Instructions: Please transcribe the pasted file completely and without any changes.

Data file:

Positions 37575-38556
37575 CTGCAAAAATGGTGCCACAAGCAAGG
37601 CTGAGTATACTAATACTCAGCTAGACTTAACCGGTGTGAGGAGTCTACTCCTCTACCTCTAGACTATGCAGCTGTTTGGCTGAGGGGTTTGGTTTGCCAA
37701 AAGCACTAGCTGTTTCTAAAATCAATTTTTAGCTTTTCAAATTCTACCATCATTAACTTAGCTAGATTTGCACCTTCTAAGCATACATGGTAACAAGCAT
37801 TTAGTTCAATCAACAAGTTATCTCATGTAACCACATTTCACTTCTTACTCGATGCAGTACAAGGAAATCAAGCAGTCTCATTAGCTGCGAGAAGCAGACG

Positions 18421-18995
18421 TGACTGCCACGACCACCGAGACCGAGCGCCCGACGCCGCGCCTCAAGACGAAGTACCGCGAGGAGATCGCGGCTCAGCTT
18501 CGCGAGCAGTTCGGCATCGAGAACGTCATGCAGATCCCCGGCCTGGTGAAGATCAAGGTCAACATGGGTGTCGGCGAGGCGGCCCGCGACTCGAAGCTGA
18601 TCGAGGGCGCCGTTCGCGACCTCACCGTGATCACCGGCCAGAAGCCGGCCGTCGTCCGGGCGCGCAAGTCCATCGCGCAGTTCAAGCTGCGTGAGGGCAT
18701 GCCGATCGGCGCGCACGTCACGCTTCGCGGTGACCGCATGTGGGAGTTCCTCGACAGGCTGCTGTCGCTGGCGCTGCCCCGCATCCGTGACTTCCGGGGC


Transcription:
Positions 37575-38556
37575 CTGCAAAAATGGTGCCACAAGCAAGG
37601 CTGAGTATACTAATACTCAGCTAGACTTAACCGGTGTGAGGAGTCTACTCCTCTACCTCTAGACTATGCAGCTGTTTGGCTGAGGGGTTTGGTTTGCCAA
37701 AAGCACTAGCTGTTTCTAAAATCAATTTTTAGCTTTTCAAATTCTACCATCATTAACTTAGCTAGATTTGCACCTTCTAAGCATACATGGTAACAAGCAT
37801 TTAGTTCAATCAACAAGTTATCTCATGTAACCACATTTCACTTCTTACTCGATGCAGTACAAGGAAATCAAGCAGTCTCATTAGCTGCGAGAAGCAGACG

Positions 18421-18995
18421 TGACTGCCACGACCACCGAGACCGAGCGCCCGACGCCGCGCCTCAAGACGAAGTACCGCGAGGAGATCGCGGCTCAGCTT
18501 CGCGAGCAGTTCGGCATCGAGAACGTCATGCAGATCCCCGGCCTGGTGAAGATCAAGGTCAACATGGGTGTCGGCGAGGCGGCCCGCGACTCGAAGCTGA
18601 TCGAGGGCGCCGTTCGCGACCTCACCGTGATCACCGGCCAGAAGCCGGCCGTCGTCCGGGCGCGCAAGTCCATCGCGCAGTTCAAGCTGCGTGAGGGCAT
18701 GCCGATCGGCGCGCACGTCACGCTTCGCGGTGACCGCATGTGGGAGTTCCTCGACAGGCTGCTGTCGCTGGCGCTGCCCCGCATCCGTGACTTCCGGGGC